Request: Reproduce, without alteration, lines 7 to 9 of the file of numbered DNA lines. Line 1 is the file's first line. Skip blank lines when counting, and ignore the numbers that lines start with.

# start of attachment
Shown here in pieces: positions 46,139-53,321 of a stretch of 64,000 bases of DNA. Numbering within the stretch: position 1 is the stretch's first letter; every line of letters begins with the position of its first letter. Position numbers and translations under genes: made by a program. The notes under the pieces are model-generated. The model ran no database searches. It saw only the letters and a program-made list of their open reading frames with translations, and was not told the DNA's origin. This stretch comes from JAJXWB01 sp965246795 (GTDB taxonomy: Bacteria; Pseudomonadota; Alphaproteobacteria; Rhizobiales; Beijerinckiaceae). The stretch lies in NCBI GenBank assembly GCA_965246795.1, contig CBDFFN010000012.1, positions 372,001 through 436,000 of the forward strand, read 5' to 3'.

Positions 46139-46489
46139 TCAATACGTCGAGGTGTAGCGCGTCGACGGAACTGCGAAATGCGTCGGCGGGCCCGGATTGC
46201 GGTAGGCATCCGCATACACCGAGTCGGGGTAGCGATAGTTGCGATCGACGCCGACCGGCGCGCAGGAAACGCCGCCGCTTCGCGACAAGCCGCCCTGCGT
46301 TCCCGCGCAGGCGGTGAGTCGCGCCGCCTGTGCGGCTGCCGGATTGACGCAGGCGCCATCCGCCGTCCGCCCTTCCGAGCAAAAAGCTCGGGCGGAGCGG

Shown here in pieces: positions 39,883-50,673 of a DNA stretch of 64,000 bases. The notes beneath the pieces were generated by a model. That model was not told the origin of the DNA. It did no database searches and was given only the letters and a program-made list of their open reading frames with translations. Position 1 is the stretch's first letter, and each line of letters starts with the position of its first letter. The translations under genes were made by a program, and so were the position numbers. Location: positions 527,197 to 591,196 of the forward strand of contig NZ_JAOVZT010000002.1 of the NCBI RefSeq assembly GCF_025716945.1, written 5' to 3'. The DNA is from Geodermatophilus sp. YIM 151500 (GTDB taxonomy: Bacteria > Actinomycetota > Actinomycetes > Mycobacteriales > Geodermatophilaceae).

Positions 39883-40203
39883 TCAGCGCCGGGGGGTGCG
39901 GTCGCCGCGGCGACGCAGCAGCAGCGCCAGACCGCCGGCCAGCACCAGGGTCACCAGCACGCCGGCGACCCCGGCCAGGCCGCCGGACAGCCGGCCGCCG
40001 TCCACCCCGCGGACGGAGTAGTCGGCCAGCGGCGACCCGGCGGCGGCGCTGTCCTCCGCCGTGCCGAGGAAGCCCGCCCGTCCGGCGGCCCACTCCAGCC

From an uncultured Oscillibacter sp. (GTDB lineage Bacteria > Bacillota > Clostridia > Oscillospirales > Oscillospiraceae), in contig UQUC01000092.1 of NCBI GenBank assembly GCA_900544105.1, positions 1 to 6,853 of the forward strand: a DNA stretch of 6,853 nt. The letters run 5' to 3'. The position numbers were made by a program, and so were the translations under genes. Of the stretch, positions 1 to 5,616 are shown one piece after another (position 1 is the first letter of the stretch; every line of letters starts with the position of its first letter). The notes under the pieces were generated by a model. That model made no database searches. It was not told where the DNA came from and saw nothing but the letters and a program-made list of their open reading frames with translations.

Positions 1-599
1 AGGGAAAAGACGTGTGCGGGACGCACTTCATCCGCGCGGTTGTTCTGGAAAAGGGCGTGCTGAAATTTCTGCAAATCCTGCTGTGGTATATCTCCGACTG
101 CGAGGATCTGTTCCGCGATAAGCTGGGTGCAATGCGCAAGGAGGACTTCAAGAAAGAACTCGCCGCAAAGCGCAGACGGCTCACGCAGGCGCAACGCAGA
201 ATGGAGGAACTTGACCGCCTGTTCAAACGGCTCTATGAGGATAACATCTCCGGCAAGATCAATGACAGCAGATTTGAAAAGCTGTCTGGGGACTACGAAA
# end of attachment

Positions 39883-40203
39883 TCAGCGCCGGGGGGTGCG
39901 GTCGCCGCGGCGACGCAGCAGCAGCGCCAGACCGCCGGCCAGCACCAGGGTCACCAGCACGCCGGCGACCCCGGCCAGGCCGCCGGACAGCCGGCCGCCG